With José Arroyo of First Impressions and Michael Glass of Writing About Film.

352 – Fantastic Beasts: The Secrets of Dumbledore

Listen on the players above, Apple Podcasts, Audible, Google Podcasts, or Spotify.

Upon revisiting our podcast on the previous entry in the Harry Potter-adjacent Fantastic Beasts series, The Crimes of Grindelwald, we find that we could virtually have copied and pasted its content for our discussion of The Secrets of Dumbledore. It’s again less than the sum of its parts, a fantasy adventure with some charms, several good performances, but incoherent storytelling, and too little that convinces us to get invested in the characters’ lives and the fate of the world they seek to save.

With José Arroyo of First Impressions and Michael Glass of Writing About Film.

351 – Morbius

Listen on the players above, Apple Podcasts, Audible, Google Podcasts, or Spotify.

Sony’s Spider-Man Universe has given us a charming Venom origin story, a rather less charming Venom sequel, and now another film about a well-intentioned man inadvertently possessed by something that demands he feed on humans. In Morbius, Jared Leto’s brilliant scientist finds a cure for the blood disease that has tormented him and his best friend throughout their lives – except that it comes with a side of vampirism.

In short, Morbius is not a success. José describes it as what people who claim to hate Marvel, which has produced some very good films, truly do hate. It’s as blunt, CGI-laden and uninvolving as that kind of criticism implies. Mike tries to be fair to it – the hallway bit isn’t too bad – and we agree that there’s one actor to like in it, although we disagree on which one that is. José accuses the film of failing to appreciate that one thing a star should deliver is physical appeal; Mike accuses José of shallowness.

But as fun as it is to tease José, Morbius is not a fun film to have to sit through in order to get to do that. One to avoid.

With José Arroyo of First Impressions and Michael Glass of Writing About Film.

350 – Deep Water

Listen on the players above, Apple Podcasts, Audible, Google Podcasts, or Spotify.

Director Adrian Lyne, who made the Eighties his erotic, thrilling playground with Flashdance, 9½ Weeks and Fatal Attraction, returns with the erotic thriller Deep Water, his first film in twenty years. Repeatedly delayed and eventually denied a cinema release due to COVID, it’s available on Hulu in the US and Amazon Prime everywhere else, and is easy to recommend – until the last act kicks in.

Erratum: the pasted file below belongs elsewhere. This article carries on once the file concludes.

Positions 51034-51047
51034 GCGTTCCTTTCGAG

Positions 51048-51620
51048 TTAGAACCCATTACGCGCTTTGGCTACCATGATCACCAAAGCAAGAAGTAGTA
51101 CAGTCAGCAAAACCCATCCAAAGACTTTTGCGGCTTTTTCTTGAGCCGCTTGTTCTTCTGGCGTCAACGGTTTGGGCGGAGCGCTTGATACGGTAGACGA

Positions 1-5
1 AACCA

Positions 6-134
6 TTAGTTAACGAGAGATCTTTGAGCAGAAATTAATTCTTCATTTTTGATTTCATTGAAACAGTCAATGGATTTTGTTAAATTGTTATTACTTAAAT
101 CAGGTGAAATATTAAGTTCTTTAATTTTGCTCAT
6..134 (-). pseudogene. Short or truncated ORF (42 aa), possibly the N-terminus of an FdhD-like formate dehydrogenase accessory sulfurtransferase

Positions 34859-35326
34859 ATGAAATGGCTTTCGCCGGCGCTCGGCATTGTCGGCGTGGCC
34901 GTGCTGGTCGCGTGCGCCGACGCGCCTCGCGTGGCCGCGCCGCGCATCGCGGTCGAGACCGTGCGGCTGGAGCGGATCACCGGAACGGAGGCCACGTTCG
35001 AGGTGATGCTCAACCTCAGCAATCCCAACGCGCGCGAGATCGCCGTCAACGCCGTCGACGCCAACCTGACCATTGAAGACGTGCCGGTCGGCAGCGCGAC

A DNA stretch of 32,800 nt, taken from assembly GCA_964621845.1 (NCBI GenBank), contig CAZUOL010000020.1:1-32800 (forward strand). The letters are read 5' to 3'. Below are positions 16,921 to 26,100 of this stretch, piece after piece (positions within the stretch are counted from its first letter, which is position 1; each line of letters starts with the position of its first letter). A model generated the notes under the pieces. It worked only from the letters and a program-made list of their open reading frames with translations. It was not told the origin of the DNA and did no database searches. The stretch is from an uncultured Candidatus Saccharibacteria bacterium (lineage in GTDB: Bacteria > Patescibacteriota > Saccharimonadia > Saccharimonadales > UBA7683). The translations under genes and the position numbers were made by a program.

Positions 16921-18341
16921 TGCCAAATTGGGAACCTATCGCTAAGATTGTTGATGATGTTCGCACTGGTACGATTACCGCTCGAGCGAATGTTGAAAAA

José contends that Ben Affleck has never been better as the quietly but increasingly jealous husband of a wife who publicly and aggressively displays her unfaithfulness to him – as whom Ana de Armas gives a star-making performance. We discuss their interplay and how it grounds the film, as well as the use of setting and lighting – that dank, grimy shed in which he spends time with his snails, buried within the vision of his perfect mansion, is a wonderfully expressive metaphor for Affleck’s character. We put the film’s mixed reviews down to its abysmal ending, which Mike finds it hard to ignore, but don’t let them put you off enjoying this otherwise fabulously entertaining, extremely watchable thriller.

With José Arroyo of First Impressions and Michael Glass of Writing About Film.

349 – The Worst Person in the World

Listen on the players above, Apple Podcasts, Audible, Google Podcasts, or Spotify.

A Palme d’Or-nominated millennial comic drama from Norway, whose lead, Renate Reinsve, won Best Actress at Cannes last year, The Worst Person in the World explores universal themes of how to find a direction in life, our expectations of our own lives and others’, falling in and out of love, and how to handle the twists that life throws our way. But it speaks to José and Mike differently.

To the older of us, it’s a great film, one that articulates its themes with complexity and develops its characters expressively. To the younger – a millennial, to whom it should speak more directly – it’s a film that’s difficult to connect to, that occupies an emotional register to which he doesn’t relate. We discuss that register, the ways in which the characters behave and respond to one another, the use of chapters to structure the story and narration to tell some of it, and the imagination and life of certain scenes. Many of The Worst Person in the World‘s qualities are obvious, but we don’t agree on its greatness. As they say in Norway, c’est la vie.

With José Arroyo of First Impressions and Michael Glass of Writing About Film.

348 – X (2022)

Listen on the players above, Apple Podcasts, Audible, Google Podcasts, or Spotify.

Referential and reverential of classic slashers from decades past, Ti West’s X is likely just the sort of thing the dedicated horror fan wants to see – but to Mike, it’s a pretty unsophisticated and tedious imitation of much better films, and to José, it’s unpleasant, racist, sexist, and ageist. But on the plus side, no film has made him – a man who is decidedly not delighted by being frightened – jump and yell with the kind of regularity and energy that X inspired, which really livened things up for Mike. Unfortunately for you, José won’t be watching it a second time, and if you can’t drag him along, it’s not worth it.

With José Arroyo of First Impressions and Michael Glass of Writing About Film.